Fri. Jan 22nd, 2021

By Frank Jordan and JEFF SCHAEFFER, Associated Press

PARIS (AP) – World leaders are holding a virtual gathering on Saturday to celebrate the 5th anniversary of the Paris Climate Accord, which has set a goal to keep global temperatures above the levels that are common to mankind Disastrous consequences can occur.

The event, organized by France, Britain, Italy, Chile and the United Nations, will see the heads of state and government of more than 70 countries step up their efforts to curb greenhouse gas emissions that promote global warming.

Experts say the commitments made by the international community have already improved the long-term outlook on climate change, which is likely to reduce the worst situation by the end of the century. But wildfires in the Amazon, Australia and the US, floods in Bangladesh and East Africa, and record temperatures in the Arctic have affected growth by 1.2 degrees Celsius (2.2 Fahrenheit) as pre-industrial times are already on the planet.

The Paris Agreement aims to reduce global warming by the end of the century by more than 2C (3.6F), ideally 1.5C (2.7F).

Achieving this would require phased-out fossil fuels and better conservation for the world’s carbon-soaked forests, wetlands and oceans.

The United States, which dropped the Paris Agreement under President Donald Trump, will not join the program at the federal level. But Michigan government, Gretchen Whitmer, Massachusetts’ Gov. Charlie Baker and US business leaders, such as Apple’s chief executive Tim Cook, will participate.

President-Elect Joe Biden has resolved to reintroduce the treaty and keep the US to reduce its emissions to net zero by 2050.

Also absent from the event are major economies such as Australia, Brazil, Indonesia and Mexico, none of which have offered significant improvements on their current emissions targets.

Environmental campaigners said of Brazil’s recent announcement that it would stick to a 43 percent reduction in emissions over the next decade compared to 2005 levels and aim for a net zero by 2060 – compared to most other countries.

In contrast, an agreement on Friday by EU members to broaden the continent’s 2030 targets from 40% to at least 55% compared to 1990 levels was widely welcomed, although activists said it and May also be higher.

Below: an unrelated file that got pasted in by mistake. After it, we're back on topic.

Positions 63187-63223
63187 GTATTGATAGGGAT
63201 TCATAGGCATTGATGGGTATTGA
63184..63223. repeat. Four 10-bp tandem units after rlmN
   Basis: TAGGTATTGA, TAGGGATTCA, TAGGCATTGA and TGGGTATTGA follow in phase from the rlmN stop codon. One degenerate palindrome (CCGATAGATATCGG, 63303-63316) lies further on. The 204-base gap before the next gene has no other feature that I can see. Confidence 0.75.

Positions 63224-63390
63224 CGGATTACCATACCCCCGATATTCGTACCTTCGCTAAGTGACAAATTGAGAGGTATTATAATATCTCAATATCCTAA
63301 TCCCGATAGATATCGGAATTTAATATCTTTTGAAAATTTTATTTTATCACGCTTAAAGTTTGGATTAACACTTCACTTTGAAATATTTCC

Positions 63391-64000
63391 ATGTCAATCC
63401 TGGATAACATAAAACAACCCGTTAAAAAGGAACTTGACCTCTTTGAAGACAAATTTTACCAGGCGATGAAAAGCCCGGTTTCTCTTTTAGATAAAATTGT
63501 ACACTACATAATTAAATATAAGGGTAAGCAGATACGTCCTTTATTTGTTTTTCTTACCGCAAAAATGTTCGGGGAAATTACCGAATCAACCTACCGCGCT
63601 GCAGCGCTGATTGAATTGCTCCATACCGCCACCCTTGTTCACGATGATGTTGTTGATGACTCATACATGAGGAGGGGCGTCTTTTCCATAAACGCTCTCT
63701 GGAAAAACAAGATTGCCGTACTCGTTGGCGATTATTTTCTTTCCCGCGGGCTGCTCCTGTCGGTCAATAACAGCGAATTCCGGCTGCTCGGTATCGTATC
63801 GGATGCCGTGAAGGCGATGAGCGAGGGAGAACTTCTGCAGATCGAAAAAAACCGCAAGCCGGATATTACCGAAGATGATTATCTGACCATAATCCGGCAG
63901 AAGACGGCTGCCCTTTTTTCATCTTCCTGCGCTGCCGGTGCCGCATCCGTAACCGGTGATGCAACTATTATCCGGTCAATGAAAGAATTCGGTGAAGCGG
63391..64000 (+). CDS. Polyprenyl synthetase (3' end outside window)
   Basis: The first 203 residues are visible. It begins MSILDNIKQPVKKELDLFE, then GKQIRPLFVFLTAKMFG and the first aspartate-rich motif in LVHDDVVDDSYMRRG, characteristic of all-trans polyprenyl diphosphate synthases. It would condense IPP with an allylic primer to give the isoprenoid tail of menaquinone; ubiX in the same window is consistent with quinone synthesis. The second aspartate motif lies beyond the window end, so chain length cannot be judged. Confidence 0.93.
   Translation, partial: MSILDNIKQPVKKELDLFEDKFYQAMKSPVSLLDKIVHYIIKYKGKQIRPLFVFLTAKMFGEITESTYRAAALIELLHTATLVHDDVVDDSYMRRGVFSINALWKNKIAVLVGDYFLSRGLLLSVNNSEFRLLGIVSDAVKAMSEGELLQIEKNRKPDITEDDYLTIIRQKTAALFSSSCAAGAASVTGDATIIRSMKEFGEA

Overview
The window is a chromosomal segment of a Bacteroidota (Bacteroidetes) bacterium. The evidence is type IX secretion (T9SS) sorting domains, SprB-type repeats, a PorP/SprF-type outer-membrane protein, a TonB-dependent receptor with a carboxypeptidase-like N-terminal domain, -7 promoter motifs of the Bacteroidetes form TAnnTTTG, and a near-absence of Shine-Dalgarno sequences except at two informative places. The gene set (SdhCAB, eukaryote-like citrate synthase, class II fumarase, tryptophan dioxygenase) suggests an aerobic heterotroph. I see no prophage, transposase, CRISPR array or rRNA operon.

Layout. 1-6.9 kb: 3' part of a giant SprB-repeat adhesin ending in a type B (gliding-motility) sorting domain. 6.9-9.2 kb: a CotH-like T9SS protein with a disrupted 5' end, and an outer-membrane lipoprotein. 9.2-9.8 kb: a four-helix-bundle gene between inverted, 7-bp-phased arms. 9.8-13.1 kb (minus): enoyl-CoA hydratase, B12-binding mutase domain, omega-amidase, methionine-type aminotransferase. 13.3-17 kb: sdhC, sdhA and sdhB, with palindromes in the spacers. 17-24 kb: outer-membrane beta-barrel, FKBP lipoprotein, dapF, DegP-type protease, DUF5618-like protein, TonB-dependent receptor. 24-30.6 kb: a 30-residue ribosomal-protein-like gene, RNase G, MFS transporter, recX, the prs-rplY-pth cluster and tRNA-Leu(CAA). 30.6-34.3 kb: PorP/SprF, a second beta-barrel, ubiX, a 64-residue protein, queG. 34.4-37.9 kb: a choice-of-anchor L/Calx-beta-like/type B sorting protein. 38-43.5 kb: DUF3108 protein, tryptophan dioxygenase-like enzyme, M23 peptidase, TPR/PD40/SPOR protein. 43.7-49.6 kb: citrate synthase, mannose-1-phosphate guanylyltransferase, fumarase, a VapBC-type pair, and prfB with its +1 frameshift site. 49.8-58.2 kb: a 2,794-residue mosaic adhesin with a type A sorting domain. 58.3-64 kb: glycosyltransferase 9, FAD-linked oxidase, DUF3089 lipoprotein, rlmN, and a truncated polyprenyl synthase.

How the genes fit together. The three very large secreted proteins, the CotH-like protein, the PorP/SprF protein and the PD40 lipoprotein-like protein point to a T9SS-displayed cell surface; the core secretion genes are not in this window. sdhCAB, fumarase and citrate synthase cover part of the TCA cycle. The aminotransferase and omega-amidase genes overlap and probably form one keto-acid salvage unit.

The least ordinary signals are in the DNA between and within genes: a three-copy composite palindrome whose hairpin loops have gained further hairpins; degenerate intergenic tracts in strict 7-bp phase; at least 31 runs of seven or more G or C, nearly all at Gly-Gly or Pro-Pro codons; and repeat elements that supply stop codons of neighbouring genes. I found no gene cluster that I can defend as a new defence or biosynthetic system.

China, the world’s largest emitter, also shocked the world by announcing a net zero target of 2060 in September, with emissions peaking by 2030. Observers say this is a low offer that Beijing could improve significantly in the coming years.

The 189 countries that are in favor of the Paris Agreement are required to submit their updated targets to the United Nations by the end of the year. It usually took place at the annual United Nations Climate Summit, but the event was postponed for a year due to an epidemic.

The gathering, to be held in Glasgow in November 2021, will now have to insist on financial aid to poor countries to deal with climate change and to fix regulations on international markets in emissions trading. Britain, hosting next year, announced this month that it aims to cut emissions by 68% over the next decade and support the state for exporting fossil fuel industry.

Former UN climate chief Christiana Figueres, who was a key player in the Paris talks, said leaders had a duty to be optimistic about their ability to curb global warming.

“Because if we don’t, the option is unimaginable,” she said. “None of us are alive today, with a responsibility on our shoulder to change a world that is a world of misery for generations to come.”

Jordan reported from Berlin.

Summit website:

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